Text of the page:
• genuine weaknesses being masked in the lead up to an exam, only to be flagged later;
  • years at secondary school dominated by endless work in a pupil’s effort to keep up with the pack (…ultimately resulting in:);
  • poorer performance at GCSE and A-level as a pupil’s frail confidence becomes even more so, along with little time for concerted and genuine revision;
  • a divide growing between those who can afford tutoring and those who cannot.

Sebastian was careful to point out that the above does not mean he is not ambitious for the pupils in his care. Ambition should not be confused with unrealistic expectations which is, in his mind, one of the gravest faults of the private tuition world. He believes it is entirely wrong to lever a pupil into a school which is too academic for them: they will feel inadequate academically, and end up having to strive all the hours that are set to keep up with those who are more suited to that environment. This, he maintains, is true at all levels: for entry into pre-prep school, prep school grammar school, senior school and indeed university.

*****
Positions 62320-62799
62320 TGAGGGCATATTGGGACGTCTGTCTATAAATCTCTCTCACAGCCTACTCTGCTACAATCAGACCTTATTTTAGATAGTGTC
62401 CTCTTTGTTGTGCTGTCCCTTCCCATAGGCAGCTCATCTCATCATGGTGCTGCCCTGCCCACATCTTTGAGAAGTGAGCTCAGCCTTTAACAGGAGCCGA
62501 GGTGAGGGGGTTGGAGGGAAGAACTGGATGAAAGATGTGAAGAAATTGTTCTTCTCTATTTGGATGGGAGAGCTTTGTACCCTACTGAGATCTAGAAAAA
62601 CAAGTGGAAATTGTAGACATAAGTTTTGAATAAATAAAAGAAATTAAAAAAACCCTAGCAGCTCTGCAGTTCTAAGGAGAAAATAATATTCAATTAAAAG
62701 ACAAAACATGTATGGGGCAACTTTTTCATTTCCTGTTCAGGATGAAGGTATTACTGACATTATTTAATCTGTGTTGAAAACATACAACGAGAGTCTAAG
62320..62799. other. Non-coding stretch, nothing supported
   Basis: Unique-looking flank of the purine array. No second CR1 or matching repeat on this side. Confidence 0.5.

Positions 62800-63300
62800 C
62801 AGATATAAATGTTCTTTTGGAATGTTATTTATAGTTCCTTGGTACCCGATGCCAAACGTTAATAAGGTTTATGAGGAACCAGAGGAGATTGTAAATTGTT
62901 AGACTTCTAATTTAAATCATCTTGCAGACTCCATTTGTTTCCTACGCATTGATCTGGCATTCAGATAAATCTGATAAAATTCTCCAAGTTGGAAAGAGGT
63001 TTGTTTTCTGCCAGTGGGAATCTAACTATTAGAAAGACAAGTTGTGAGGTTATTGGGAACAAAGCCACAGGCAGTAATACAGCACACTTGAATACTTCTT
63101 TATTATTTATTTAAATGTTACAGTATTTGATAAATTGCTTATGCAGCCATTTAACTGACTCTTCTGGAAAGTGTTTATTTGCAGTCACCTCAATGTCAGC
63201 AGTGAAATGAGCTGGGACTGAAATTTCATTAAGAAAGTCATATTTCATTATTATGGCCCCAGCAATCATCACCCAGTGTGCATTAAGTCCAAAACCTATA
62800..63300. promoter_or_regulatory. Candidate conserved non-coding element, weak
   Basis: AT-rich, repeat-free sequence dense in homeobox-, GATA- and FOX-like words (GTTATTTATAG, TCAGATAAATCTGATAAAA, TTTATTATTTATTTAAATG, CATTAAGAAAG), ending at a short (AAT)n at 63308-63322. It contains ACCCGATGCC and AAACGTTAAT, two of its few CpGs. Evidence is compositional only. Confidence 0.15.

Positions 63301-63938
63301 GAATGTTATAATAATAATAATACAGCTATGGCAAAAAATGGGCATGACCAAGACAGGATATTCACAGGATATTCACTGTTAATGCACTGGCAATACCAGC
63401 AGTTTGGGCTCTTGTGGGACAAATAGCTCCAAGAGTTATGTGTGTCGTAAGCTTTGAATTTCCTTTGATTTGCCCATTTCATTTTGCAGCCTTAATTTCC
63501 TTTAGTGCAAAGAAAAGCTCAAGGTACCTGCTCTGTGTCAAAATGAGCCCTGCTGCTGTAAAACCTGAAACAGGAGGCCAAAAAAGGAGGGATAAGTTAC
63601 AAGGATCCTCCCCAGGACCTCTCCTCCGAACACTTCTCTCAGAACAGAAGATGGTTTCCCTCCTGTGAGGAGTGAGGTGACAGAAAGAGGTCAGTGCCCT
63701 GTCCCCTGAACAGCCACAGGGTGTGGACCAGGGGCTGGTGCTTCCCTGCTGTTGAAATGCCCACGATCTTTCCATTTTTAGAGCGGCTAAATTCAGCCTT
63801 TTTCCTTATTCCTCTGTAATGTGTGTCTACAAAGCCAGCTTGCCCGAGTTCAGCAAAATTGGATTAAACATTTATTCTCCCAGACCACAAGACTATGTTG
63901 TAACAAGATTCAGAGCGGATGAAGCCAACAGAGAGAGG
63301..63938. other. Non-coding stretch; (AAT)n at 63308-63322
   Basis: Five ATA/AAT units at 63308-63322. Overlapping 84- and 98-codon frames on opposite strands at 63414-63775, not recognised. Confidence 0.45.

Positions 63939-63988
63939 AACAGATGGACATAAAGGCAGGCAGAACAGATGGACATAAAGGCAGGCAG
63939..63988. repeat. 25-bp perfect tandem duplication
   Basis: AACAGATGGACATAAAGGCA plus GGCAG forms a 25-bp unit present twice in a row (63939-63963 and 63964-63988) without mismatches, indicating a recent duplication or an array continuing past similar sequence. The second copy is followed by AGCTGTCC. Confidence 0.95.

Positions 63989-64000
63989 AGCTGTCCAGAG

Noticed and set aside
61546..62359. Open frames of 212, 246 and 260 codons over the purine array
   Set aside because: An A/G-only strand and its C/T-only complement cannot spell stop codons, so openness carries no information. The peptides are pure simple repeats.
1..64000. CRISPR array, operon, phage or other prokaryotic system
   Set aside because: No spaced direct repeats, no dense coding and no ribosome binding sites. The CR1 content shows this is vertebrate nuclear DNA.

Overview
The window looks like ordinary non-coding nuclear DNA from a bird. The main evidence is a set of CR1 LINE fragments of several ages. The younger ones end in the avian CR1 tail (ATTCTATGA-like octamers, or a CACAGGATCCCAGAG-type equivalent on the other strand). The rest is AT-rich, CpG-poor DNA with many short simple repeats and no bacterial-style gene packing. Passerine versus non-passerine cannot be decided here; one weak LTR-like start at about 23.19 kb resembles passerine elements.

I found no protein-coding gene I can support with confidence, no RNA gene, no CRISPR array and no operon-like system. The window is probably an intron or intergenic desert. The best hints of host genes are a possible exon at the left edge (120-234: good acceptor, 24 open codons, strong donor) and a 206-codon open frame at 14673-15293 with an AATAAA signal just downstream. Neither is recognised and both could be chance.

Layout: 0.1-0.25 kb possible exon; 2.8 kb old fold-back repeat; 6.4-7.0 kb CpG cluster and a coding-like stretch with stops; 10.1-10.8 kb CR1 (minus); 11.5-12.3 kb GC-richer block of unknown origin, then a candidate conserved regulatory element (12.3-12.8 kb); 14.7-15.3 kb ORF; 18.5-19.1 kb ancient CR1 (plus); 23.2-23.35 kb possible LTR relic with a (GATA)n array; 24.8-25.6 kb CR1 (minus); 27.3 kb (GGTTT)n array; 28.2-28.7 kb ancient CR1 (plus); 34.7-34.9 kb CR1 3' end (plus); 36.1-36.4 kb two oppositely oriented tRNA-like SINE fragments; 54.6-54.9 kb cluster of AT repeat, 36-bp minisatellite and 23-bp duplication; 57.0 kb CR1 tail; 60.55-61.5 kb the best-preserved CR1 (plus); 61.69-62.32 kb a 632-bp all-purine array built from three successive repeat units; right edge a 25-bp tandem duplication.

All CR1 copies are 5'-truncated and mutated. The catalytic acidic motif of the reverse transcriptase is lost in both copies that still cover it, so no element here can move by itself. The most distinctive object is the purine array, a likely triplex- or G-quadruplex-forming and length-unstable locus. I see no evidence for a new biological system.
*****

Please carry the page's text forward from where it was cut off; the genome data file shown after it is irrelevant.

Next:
Sebastian’s general sense is that senior school headteachers are ‘extremely concerned’ and are against pupils being tutored for entry exams and interviews. In addition, GCSE work and course work have become ‘overly supported’ by tutors. Is this right, ethical or fair towards pupils who work hard to produce their own work? Is it fair for those pupils whose parents cannot afford to have a tutor? Does it really benefit the pupil or does it harm them?

Before employing a tutor, he asks parents to:

  • first speak with their class teacher to clarify the situation, involving members of the learning enrichment/ SEN department if necessary, and certainly a member of the senior management team;
  • ask themselves whether the tutoring is to top up a learning need, to make up for an absence, or simply ‘tutoring for tutoring’s sake’;
  • consider the above two points, and only then ask the school for advice on tutoring companies, agencies or individual tutors;
  • insist that the tutor remains in touch with the school and relevant staff member to ensure the work being done complements that done at school;